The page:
Every sector, public and private, can be seen to have a set of fundamental principles at its heart. Working with these in mind can provide a steer for best practice; a code that should permeate every professional action.
As a sector that prioritises the needs of others, the values at the core of public administration are especially important. To achieve the best outcomes for citizens in the public-sector, these are the standards you should strive to exemplify.
Public-sector professionalism means recognising the significance of what you are working towards. As well as the responsibility of achieving positive change for those who need it most, public servants are entrusted with precious funds, personal information and the duty to use these wisely and without bias.
Professionalism as a public servant also involves taking a calm, measured - yet human - approach at all times, even when challenges stack up. When citizens rely on those working in public-sector organisations to represent them, empathy delivered with focus and a level of composure is key.
Empathy has an important role to play too. A keen ethical foundation – one based on fairness and integrity - will help you keep the interests of others at the centre of professional efforts.
Ever-shrinking resources and pressure to do more with less can mean tough choices for those working in the public-sector, but a wider social responsibility at the forefront of their mind can help guide strategies forward.
Recommended read: Placing ethics at the heart of public sector leadership
Although not every public servant can fulfil an official leadership position, all public servants can and should embody the principle of leadership. Within the public-sector, there has been a move away from the idea of individual leaders, in favour of collaborative management techniques that combine the strengths of many.
“Hero leaders aren’t the answer. Rather than emphasising the charisma and control of an individual, new approaches focus on leadership as dispersed throughout the organisation,” (Mangan & Needham¹, 2014).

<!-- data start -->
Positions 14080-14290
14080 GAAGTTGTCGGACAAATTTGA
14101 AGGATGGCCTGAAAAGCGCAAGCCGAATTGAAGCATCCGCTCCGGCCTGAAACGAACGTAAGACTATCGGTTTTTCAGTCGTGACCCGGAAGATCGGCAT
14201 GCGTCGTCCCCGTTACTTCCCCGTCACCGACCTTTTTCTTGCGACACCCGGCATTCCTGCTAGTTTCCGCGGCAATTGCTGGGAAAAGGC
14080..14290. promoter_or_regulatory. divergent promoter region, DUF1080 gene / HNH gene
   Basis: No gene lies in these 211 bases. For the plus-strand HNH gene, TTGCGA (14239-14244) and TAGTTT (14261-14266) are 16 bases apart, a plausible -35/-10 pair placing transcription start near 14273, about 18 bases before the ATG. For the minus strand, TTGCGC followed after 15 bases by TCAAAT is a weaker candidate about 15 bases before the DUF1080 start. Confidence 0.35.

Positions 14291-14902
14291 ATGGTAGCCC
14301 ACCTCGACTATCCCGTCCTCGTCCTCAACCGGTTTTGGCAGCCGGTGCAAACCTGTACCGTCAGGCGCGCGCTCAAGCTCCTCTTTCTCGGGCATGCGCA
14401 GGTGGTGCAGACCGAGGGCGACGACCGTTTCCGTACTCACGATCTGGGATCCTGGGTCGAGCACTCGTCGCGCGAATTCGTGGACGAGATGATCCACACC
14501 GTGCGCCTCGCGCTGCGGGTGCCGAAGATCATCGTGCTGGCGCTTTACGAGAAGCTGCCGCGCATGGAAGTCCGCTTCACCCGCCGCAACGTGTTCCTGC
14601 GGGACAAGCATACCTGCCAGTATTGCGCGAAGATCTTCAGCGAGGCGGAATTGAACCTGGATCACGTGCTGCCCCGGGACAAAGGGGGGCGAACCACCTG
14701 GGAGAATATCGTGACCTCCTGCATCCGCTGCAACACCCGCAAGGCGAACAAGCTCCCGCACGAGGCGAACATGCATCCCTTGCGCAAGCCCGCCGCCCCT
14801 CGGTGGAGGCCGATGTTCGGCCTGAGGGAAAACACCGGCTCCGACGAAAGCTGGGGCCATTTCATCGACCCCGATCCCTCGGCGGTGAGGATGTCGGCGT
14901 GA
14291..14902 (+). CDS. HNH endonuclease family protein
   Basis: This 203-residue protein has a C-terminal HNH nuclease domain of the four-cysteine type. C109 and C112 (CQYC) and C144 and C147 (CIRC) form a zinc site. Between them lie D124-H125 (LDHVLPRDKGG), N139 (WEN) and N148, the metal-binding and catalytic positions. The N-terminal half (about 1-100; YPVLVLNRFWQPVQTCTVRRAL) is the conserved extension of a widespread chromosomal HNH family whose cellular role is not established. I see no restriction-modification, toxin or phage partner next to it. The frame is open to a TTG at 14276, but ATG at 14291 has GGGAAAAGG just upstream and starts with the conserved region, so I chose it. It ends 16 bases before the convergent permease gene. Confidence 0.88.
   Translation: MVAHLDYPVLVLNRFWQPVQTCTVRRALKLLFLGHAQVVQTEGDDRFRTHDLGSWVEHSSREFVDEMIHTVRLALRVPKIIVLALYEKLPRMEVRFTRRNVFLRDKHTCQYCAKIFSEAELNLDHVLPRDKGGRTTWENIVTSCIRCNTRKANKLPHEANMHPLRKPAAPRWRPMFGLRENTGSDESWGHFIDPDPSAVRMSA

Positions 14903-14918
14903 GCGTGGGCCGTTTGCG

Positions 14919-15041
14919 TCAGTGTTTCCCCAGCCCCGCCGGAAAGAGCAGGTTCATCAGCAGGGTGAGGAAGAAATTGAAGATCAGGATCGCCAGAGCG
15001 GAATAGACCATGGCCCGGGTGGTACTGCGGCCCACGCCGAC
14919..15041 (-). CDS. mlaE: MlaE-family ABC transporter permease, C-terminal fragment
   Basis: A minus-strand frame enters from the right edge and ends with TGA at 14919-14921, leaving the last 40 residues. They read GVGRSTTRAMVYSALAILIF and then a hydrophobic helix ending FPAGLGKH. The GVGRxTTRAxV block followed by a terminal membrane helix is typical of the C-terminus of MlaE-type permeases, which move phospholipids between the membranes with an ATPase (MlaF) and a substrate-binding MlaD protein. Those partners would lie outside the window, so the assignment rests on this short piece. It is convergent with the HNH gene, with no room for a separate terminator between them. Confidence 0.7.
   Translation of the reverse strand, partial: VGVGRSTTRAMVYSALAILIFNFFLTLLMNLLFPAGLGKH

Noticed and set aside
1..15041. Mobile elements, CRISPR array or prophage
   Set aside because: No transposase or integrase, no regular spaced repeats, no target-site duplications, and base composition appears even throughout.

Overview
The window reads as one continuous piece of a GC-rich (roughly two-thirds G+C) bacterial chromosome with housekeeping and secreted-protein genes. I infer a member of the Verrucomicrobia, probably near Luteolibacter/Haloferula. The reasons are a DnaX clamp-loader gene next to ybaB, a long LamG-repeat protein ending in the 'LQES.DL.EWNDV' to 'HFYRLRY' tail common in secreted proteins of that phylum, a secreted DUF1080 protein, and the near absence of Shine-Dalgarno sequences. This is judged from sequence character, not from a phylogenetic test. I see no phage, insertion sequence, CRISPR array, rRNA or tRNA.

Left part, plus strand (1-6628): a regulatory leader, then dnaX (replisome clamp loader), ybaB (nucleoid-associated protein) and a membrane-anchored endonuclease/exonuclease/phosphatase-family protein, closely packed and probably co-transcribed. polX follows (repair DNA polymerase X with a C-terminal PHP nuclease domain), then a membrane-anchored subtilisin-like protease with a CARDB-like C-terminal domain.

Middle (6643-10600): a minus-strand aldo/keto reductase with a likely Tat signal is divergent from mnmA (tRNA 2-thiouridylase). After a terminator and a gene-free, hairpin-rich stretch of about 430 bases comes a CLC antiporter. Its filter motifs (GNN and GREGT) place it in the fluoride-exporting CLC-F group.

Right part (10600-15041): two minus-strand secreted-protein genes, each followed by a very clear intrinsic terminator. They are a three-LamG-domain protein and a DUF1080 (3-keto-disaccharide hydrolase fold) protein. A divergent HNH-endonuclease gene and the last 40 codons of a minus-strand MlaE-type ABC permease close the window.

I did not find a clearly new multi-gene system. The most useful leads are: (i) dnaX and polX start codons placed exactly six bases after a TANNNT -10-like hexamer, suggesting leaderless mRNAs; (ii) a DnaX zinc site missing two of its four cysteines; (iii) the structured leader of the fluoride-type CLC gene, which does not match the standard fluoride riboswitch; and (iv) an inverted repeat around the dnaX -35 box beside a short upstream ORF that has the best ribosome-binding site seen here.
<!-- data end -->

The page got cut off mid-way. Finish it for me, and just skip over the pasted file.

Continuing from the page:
Furthermore, it is up to public-sector professionals to lead on behalf of those who often lack the opportunity to make their voices heard in wider society. This means involving them in policy formation wherever possible.
Recommended read: Three tips for effective leadership in the public-sector
Accountability requires taking ownership of your actions and being ready to justify them to stakeholders and citizens alike. Not every decision will yield the exact results you hope for, but in the interests of rectifying issues as they occur, it is essential that those directly affected can trace and validate the thinking behind them.
This is particularly important when the complex structures within and between public-sector organisations threaten to obscure ‘who’ is responsible for ‘what’. Perpetual blame-shifting damages public trust, so it is up to each and every public-sector professional to be accountable for their actions.
Recommended read: The key to good governance: INLOGOV explains ‘accountability’
The General Data Protection Regulation (GDPR) has given citizens more rights to their personal data than ever before. As holders and processors of this kind of information, public-sector organisations must ensure that they are transparent about how data will be used, that citizens can access information deemed public by law and that data security is a top priority.
Transparency in the public-sector extends beyond data usage. Public servants should conduct themselves with a sense of openness in all they do, and have an awareness that transparent practices maintain credibility of the sector as a whole.
Developing your understanding and appreciation of these principles can help you affect positive change in your sphere. To find out more about how the Online Masters of Public Administration can empower you to work towards better public services, please download our brochure.
¹ NEEDHAM, C. & MANGAN, C. (2014) The 21st Century Public Servant. University of Birmingham [online] Available at: <https://21stcenturypublicservant.files.wordpress.com/2014/09/21-century-report-281014.pdf> [Accessed 09.11.2018]